Depression Hits When You Least Need It

McLoughlin: Well … me calling in — I was at Lake George and I was saying to … I think I know if I'm ever going to die. I would just swim off the dock and see how far I could … Just bizarre kinds of things that — that aren't part of normal speech or thought for me.

McLoughlin's empty nest brought on a serious situational depression. For Kaplan, it was an addition to the nest.

Kaplan: I just felt like this disconnect. The days that I was feeling really bad — just felt like I was in a black hole. He would be crying, and I would just sometimes leave him in his crib and just let him cry. And I'd be crying myself, like, "Just make him stop. Make him stop." And you just feel really alone and very ashamed.

Woodruff said she set her bias aside her bias against antidepressants after Bob's neurotherapist, Mary Hibbard, explained that she had run out of steam, and those feelings of anxiety weren't going to just go away. She pointed out that Bob really needed support, but in her current state Woodruff had nothing left to give.

So she agreed to medication, and she soon felt it working.

Woodruff: What I felt, after they started working, was completely like myself again. I felt like the "old" Lee.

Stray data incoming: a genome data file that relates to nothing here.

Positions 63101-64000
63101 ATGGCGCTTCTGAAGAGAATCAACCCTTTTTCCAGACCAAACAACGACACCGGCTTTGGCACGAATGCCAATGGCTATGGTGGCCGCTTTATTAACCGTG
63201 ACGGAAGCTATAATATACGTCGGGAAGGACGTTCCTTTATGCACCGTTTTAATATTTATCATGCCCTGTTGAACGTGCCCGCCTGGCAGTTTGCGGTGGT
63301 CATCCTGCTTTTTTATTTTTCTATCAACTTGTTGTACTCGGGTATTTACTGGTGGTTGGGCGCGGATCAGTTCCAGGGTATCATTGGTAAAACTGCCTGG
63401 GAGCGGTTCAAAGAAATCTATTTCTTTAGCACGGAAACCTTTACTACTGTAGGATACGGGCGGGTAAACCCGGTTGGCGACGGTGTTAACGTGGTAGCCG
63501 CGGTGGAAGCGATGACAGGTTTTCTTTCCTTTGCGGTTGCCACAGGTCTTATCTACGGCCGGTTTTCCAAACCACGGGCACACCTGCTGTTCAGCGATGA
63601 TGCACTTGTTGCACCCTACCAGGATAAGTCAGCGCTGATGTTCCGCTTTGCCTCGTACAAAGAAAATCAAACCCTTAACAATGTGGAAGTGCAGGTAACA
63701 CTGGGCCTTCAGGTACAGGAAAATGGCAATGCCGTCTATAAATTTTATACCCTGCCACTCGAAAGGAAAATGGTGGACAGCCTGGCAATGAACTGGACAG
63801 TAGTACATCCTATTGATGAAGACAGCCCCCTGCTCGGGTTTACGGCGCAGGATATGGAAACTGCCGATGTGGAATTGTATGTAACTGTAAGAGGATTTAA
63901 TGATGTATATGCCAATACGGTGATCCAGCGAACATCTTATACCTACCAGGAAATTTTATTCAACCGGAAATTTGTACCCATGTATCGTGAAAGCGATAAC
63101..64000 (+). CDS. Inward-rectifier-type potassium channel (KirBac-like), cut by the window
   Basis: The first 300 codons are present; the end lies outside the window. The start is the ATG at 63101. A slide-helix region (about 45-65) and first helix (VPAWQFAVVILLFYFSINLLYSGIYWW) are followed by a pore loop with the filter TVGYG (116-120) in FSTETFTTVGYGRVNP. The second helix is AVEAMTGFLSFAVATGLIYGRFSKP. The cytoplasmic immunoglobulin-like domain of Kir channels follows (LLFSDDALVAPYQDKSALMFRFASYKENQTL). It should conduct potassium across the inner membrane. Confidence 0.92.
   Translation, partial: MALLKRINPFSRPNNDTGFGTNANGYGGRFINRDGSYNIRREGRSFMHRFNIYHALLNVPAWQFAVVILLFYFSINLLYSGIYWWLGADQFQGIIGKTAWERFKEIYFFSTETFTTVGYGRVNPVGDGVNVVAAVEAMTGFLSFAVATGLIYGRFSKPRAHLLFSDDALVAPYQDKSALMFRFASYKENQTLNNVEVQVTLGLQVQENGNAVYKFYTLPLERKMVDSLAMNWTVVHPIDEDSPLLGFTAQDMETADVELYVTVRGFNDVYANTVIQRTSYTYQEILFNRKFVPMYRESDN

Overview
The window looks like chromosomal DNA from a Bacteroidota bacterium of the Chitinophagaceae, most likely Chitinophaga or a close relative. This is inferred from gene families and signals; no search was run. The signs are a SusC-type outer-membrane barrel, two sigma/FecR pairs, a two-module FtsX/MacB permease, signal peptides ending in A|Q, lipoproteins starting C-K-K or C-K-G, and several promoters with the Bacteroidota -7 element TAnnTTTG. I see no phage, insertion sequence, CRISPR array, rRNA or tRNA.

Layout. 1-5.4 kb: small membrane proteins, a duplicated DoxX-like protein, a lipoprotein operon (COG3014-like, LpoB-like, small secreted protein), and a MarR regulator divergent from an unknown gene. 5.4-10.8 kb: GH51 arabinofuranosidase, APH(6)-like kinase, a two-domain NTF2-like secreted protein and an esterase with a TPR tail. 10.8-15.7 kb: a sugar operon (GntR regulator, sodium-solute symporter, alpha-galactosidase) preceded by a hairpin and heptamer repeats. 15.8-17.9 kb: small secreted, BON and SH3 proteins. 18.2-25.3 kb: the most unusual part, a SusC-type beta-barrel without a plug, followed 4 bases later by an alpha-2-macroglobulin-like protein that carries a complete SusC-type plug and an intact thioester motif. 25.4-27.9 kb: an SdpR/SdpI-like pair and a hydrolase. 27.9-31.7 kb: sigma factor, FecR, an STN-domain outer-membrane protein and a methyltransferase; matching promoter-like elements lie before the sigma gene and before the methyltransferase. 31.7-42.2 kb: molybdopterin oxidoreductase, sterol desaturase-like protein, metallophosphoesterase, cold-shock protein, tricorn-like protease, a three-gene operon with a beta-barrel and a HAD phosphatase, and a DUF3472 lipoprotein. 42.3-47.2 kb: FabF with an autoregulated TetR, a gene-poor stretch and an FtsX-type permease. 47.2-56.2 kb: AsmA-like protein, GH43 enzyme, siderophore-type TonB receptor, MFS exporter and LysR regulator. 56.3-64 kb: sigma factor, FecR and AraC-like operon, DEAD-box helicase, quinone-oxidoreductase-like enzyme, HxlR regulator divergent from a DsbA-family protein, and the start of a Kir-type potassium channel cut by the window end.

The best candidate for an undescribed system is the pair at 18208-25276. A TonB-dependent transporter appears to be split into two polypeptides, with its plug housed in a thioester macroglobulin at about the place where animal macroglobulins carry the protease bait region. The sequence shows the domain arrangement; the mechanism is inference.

I just felt like there was a floor for me, beyond which I couldn't go. Almost — I describe it almost like a trampoline … It would give a little bit. I would feel myself getting sad, or worried, or "What's going to become of us as a family? How's Bob gonna recover?" But it would stop me, somewhere in there.

It wasn't like I was sitting around, driving and feeling like, "Uh, life is grand." I just felt able to get up, make the lunches — do the dishwasher, you know, do all of those routine things that had so bogged me down, that felt like such responsibility on the heels of care giving Bob and all that that meant.

McLoughlin faced a similar situation, and her health returned as she began taking antidepressants.

McLoughlin: I would see people I would know and talk to them and say, "Oh, don't pay attention to the tears that are coming down my face. They don't mean anything." But I couldn't control any of it. Somebody said, "You need to go see someone." And, like you, I went on an antidepressants. And it was night and day. Other than the few things we've talked about with feeling like a couple of pounds have come along with it. Honestly, it's been like a miracle for me.

For me talking about where I am today, telling people who seem to want to know about the medication and — and what it did feels good. It's taking away the shame. And it's, it's also taking the secret away.

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